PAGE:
Guns led Rick Afonso to knives – twice. But it was knives that have sustained his fascination, and his love of blades has led to immeasurable hours, dedicated to the art of knifemaking.
The Fish Hoek resident, now a proud member of the Cape Knifemakers Guild, will be in his element at the guild’s upcoming show, this weekend.
Rick is an IT systems engineer working for a large Silicon Valley IT company, by day. He describes the appeal of bladesmithing and knifemaking: “I have always been a technologist – I studied electronic engineering after having been an electronics hobbyist – mainly to build hi-fi equipment and run a mobile disco in high school,” he laughs.
“Everything I have studied over the years was engineering or technology-related and there is or was a creative part of me which was never fulfilled – until knifemaking, which gave me an opportunity to express that creativity, as well as learning and working with a lot of different materials and processes.
“Knifemaking,” he said, “is a combination of art, science and engineering – we work with all different sorts of materials, steels, wood, bone, horn, synthetics, machinery, hand work, heat treatment etc. It is a field where we are always learning and having a lot of fun, making essential tools.”
He said his first exposure to handmade knives began on a trip to a gun show early in his high school years. “For the first time, the knives I saw were not generic factory knives but handmade, with varying designs. Material combinations, blades with patterns in the steel (Damascus), handmade leather sheaths etc. These knives were works of art and I thought that’s something I would like to try one day.”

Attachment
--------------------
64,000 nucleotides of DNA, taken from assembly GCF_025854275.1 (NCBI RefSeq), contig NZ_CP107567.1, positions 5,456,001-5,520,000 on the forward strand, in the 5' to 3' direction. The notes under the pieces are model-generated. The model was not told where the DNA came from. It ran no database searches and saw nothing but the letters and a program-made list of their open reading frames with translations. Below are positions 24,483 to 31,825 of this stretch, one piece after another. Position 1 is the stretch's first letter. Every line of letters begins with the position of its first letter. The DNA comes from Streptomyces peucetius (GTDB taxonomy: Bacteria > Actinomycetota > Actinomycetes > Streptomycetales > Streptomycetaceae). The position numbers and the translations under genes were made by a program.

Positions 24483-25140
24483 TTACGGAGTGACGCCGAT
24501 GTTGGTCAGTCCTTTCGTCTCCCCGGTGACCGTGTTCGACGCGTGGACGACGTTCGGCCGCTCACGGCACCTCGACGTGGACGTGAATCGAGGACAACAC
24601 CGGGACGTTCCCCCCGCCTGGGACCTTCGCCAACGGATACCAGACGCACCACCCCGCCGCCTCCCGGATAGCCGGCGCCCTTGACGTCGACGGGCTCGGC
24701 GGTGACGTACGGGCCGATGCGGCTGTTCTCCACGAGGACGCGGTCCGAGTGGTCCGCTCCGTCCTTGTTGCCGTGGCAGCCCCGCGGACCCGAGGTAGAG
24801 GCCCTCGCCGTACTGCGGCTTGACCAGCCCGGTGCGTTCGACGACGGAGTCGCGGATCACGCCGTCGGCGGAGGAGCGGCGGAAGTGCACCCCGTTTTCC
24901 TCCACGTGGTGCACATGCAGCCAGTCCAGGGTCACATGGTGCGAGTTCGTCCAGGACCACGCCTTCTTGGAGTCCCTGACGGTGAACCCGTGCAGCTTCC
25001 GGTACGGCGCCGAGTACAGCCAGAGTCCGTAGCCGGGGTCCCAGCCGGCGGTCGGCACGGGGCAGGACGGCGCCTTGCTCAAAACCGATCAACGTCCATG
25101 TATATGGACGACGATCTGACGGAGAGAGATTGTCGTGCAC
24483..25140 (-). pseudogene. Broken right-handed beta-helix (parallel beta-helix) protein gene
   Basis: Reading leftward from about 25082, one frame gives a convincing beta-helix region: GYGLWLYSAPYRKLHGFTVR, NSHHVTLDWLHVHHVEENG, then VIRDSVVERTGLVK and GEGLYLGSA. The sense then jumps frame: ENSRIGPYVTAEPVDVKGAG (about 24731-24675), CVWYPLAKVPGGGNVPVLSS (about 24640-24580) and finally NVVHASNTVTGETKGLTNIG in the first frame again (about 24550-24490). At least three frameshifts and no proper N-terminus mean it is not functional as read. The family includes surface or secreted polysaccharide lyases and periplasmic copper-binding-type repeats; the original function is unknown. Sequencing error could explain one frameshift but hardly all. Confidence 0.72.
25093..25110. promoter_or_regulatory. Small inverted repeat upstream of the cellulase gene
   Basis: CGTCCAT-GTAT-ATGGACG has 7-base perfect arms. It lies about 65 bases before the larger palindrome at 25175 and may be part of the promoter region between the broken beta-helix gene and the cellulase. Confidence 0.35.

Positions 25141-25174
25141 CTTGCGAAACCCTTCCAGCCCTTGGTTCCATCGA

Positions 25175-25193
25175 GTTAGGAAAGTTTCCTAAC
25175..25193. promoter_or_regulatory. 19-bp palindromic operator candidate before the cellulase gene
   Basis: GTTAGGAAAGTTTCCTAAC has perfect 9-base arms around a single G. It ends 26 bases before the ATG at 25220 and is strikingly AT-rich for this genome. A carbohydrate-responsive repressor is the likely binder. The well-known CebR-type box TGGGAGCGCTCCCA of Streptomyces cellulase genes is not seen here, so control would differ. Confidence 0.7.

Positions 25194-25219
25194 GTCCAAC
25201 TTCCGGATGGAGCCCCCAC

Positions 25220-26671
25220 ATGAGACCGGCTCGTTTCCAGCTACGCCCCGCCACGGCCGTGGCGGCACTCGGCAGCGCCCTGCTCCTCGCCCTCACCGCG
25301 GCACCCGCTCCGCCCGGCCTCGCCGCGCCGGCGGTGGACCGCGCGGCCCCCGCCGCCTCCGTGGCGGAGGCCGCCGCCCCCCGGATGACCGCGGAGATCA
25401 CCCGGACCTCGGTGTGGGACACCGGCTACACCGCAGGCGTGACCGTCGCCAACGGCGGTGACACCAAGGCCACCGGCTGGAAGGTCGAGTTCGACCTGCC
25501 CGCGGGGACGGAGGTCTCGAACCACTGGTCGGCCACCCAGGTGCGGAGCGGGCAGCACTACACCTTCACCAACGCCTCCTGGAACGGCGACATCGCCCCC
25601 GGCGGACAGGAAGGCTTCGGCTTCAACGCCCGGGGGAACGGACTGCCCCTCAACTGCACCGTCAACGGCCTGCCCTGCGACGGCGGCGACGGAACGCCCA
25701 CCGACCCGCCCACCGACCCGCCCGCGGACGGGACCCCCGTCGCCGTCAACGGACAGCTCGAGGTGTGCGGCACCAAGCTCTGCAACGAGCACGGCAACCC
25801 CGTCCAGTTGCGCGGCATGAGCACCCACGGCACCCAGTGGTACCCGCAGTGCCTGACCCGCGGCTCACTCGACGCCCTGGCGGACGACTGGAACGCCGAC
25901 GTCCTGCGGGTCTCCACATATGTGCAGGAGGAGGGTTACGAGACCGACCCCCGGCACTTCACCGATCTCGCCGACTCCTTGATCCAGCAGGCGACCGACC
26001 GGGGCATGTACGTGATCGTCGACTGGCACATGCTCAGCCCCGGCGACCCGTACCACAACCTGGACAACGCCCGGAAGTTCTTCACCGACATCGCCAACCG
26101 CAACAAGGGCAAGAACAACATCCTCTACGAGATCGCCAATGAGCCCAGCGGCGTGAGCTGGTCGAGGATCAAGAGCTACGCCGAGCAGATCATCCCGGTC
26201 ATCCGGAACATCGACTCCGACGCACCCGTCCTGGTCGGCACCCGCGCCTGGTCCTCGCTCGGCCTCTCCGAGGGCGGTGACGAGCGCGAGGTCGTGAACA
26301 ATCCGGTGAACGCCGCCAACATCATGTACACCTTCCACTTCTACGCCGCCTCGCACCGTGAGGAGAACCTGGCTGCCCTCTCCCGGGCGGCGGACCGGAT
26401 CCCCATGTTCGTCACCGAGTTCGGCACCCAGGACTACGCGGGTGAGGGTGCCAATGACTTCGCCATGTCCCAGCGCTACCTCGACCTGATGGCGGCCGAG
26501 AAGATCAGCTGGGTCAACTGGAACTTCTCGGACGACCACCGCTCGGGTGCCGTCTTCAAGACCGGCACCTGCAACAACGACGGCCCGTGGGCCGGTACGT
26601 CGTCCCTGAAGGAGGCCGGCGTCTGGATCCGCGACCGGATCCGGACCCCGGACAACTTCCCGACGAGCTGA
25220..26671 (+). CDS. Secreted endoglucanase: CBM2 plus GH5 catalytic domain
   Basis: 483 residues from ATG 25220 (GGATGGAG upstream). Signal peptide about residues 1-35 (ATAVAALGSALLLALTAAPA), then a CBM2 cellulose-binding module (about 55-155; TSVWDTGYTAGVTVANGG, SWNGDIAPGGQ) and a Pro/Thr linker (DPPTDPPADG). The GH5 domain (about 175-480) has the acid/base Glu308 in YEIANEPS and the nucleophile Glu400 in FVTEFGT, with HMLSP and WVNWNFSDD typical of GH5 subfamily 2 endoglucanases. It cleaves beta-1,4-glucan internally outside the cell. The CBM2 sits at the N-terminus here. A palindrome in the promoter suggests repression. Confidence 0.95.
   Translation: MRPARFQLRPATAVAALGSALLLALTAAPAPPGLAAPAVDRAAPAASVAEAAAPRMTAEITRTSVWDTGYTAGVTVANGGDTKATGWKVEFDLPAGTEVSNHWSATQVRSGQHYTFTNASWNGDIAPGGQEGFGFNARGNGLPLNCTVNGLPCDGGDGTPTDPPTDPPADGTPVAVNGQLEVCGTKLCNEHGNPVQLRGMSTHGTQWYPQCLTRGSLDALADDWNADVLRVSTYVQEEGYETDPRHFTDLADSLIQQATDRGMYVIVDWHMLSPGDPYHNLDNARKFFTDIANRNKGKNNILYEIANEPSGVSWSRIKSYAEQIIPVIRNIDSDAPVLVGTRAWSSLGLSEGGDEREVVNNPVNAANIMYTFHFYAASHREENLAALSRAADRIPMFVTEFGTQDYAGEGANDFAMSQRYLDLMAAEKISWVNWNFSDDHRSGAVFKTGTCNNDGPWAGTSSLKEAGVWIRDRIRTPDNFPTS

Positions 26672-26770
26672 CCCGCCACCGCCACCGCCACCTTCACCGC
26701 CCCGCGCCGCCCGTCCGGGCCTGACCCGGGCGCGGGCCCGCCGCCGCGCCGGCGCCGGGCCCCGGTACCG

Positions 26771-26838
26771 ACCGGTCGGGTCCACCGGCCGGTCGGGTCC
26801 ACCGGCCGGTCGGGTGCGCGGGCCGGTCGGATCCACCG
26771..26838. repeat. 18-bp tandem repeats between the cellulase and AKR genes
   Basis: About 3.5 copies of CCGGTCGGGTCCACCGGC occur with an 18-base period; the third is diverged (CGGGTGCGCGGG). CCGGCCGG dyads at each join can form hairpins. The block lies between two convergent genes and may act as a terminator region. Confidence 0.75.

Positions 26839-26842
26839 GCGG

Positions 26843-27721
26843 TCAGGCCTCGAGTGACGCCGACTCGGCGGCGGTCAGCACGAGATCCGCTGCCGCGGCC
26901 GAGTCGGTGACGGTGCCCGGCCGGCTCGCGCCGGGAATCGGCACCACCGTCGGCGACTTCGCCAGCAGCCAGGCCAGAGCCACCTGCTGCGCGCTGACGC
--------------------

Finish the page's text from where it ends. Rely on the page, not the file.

That desire was shelved for a number of years while he studied, did his national service and later married – although the army did remind him of the yen – and he says his Swiss army knife came in handy regularly.
Rick then got involved in shooting sports, competing in IPSC practical pistol shooting. “During this time I started to work with leather, making holsters, mag pouches and belts skills that would come in handy later.”
In 1996 the Afonsos moved to Cape Town and during a visit to a local gun shop Rick spotted and bought his first knifemaking book: Step by Step Knife making – by David Boye.
“I read that book cover to cover, however, it was many years till I actually took my first step into knifemaking, mistakenly believing that to get started required lots of machinery, belt grinders, power tools etc.”
His breakthrough came in 2011 when he came across a simple tutorial on the internet – “The absolute cheapskate way to make a knife”.
“The reason it took me so long to start was the belief that the craft required lots of expensive machinery. Then I discovered that tutorial which showed that knifemaking can actually be done with minimal expensive machinery. The trade-off is that without the machinery it is a lot slower, more time consuming process.
“Having said that, a modest outlay into two main pieces of equipment is all that is really necessary – a belt grinder and a drill press. If one wants to be a blade smith, then a forge and anvil are important. This notwithstanding – most